Master Class: Robin Guenther
Name: Robin Guenther
Award: Most Influential People in Healthcare Design, 2009 and 2010
Then and now: Principal and global sustainable healthcare leader, Perkins+Will (New York)
What she’s been up to: Contributed to winning design for Kaiser Permanente Small Hospital Big Idea design competition in 2011; served as cofounder of the health product declaration standard for uniform disclosure of building material ingredients; co-published the second edition of Sustainable Healthcare Architecture in 2013 with colleague Gail Vittori; developed a healthcare resiliency guide and toolkit for the U.S. Department of Health and Human Services in 2013-14; and presented at TEDMED in 2014.
What’s one thing about the evolving healthcare design landscape that excites you?
I’m really focusing on using health as the inspiration to transform the program and design of healthcare spaces. Hospital executives are much more interested in viewing their sustainability programs as an essential part of this transformation to “health-focused” organizations and as integral to safety and quality. It’s also a powerful employee engagement and community leadership tool—just look at what has happened to Gundersen Health System since they made the commitment to energy independence by 2014. They’ve become a national sustainability leader and their CEO received a Presidential Climate Champion award at the White House.
What’s one of the biggest changes you’ve seen in the design of healthcare spaces since you won your award and how has it affected what you do?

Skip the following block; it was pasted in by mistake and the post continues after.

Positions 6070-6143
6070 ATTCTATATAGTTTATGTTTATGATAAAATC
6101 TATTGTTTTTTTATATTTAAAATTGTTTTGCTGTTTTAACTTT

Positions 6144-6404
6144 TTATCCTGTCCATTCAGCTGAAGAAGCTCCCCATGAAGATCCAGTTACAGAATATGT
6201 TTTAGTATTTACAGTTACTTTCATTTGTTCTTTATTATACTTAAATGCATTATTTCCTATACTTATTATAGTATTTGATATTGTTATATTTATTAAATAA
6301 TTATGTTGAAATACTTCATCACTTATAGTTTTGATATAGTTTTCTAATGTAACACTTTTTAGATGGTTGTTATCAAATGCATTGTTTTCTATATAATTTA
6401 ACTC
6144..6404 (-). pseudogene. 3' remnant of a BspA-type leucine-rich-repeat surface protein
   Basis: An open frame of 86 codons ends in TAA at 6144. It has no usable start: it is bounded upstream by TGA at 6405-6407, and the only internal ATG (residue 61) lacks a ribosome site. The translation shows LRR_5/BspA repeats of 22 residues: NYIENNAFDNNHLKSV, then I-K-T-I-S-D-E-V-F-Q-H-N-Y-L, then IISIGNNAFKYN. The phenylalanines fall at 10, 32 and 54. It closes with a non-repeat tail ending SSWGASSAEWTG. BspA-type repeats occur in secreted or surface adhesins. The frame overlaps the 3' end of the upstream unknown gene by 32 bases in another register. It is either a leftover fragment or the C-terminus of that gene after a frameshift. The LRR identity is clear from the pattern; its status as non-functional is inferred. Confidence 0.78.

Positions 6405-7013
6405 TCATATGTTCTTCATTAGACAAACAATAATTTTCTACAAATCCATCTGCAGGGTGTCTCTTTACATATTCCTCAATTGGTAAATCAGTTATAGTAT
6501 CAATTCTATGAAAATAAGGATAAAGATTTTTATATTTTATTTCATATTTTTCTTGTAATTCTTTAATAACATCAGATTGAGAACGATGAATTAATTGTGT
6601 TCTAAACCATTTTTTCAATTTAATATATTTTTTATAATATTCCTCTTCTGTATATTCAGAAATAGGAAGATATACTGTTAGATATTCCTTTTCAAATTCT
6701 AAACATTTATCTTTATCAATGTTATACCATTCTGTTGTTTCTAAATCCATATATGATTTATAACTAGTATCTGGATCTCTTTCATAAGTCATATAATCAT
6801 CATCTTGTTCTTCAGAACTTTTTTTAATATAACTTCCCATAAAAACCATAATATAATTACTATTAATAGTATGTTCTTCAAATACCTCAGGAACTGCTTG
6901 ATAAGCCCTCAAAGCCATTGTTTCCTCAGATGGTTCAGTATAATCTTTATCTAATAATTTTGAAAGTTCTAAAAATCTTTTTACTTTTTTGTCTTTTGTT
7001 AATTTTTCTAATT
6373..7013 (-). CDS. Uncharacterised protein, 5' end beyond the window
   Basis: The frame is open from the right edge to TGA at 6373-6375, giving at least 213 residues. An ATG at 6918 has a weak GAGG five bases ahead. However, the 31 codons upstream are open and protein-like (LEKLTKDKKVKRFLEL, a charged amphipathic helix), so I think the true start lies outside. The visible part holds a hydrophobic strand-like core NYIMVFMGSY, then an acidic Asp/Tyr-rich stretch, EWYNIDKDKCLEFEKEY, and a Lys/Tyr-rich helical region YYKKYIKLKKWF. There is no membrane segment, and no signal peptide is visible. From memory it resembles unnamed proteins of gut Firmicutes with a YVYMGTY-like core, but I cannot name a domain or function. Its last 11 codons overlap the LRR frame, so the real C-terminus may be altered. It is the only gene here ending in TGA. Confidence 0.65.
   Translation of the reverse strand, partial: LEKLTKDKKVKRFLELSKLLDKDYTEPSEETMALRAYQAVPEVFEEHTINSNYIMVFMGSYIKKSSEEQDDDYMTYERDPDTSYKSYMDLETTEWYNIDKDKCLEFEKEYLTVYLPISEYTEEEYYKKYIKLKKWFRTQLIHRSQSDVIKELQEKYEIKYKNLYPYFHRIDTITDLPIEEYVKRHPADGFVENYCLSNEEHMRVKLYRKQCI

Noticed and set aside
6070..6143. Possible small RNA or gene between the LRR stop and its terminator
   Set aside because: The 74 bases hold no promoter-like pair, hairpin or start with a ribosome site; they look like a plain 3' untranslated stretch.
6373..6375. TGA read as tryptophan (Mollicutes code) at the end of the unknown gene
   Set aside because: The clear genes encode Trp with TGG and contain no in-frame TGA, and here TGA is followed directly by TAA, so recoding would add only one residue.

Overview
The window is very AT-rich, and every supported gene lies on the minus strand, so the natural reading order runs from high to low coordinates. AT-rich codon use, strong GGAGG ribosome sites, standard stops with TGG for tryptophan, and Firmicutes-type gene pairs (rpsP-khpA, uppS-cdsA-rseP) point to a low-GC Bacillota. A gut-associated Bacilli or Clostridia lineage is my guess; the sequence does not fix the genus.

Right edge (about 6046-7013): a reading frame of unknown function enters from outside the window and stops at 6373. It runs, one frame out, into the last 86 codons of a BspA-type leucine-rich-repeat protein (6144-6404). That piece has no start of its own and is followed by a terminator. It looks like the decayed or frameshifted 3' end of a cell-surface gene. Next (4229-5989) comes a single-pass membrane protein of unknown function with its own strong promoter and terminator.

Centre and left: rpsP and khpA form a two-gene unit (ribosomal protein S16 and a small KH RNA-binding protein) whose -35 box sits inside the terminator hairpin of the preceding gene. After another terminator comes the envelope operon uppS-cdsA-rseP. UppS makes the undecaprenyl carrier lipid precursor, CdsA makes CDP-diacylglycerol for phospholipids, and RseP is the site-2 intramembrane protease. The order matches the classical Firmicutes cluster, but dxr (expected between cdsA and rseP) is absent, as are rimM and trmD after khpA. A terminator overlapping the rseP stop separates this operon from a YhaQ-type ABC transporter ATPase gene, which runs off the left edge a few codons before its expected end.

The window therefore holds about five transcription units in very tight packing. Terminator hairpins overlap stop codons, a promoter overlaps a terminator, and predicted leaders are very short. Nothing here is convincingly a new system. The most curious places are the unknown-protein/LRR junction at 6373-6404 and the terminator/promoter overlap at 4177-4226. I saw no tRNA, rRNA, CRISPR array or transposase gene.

It used to be an uphill battle to get windows in diagnostic and treatment areas of hospitals, but I see much more creativity and success in nature integration happening today. I’m also encouraged to see real competition among owners to build the lowest-energy-consuming hospital in North America; five years ago, you couldn’t have believed that net-zero energy or water projects would even be discussed, but now owners are competing to see who will be first.
What’s on your radar screen in 2016?
I’m interested in how healthcare systems are working with their communities to build health for a paper I’m working on around that topic. I’m still on airplanes way too much, speaking and working with hospital leaders on moving sustainability forward in their organizations. I’m eager to engage with hospitals in accelerating the market for healthier materials and a future in which the delivery of "healthcare creates nothing but health,” to borrow a phrase from my CleanMed keynote.
In 2006, she said: I believe [healthcare] will continue to lead green building to a broader health-based set of ideas about building design, construction, and operation. With those ideas will come better life-cycle assessment tools and better methodologies for evaluating the health issues around our buildings, the materials, and the processes inside our walls.
What she says now: There’s an emerging group of healthcare systems that have formed the Health Care Climate Council to work together on climate change mitigation, adaption, policy, and advocacy. I think they demonstrate the power of the idea of health as a motivation to move beyond fossil fuel dependent infrastructure. Collectively, their messaging that fossil fuel burning is responsible for a range of negative health consequences, their investments in renewable energy, and their willingness to attend Paris climate negotiations, stand with their communities, and talk about climate change as a health issue is the most exciting new development. They are beginning to question the "culture of compliance," critically examining codes and standards that drive energy intensity.
For more Q+As with past recipients of Healthcare Design’s professional awards programs, check out "Master Class."